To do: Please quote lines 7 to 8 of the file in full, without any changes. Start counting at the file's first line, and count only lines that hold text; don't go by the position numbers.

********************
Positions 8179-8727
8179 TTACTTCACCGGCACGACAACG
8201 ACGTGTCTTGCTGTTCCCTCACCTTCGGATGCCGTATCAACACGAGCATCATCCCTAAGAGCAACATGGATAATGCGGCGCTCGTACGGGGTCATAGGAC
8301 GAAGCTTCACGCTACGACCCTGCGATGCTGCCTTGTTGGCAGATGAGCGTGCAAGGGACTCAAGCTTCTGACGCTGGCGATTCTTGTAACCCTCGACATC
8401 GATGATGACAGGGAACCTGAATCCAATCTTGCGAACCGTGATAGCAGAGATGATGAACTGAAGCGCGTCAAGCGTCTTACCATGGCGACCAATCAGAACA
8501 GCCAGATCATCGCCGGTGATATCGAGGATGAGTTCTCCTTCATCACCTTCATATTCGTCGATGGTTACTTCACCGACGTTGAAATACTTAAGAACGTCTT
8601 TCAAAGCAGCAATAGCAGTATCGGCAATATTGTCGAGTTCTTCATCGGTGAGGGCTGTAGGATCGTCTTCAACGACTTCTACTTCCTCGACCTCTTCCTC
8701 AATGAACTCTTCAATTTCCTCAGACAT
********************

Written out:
8601 TCAAAGCAGCAATAGCAGTATCGGCAATATTGTCGAGTTCTTCATCGGTGAGGGCTGTAGGATCGTCTTCAACGACTTCTACTTCCTCGACCTCTTCCTC
8701 AATGAACTCTTCAATTTCCTCAGACAT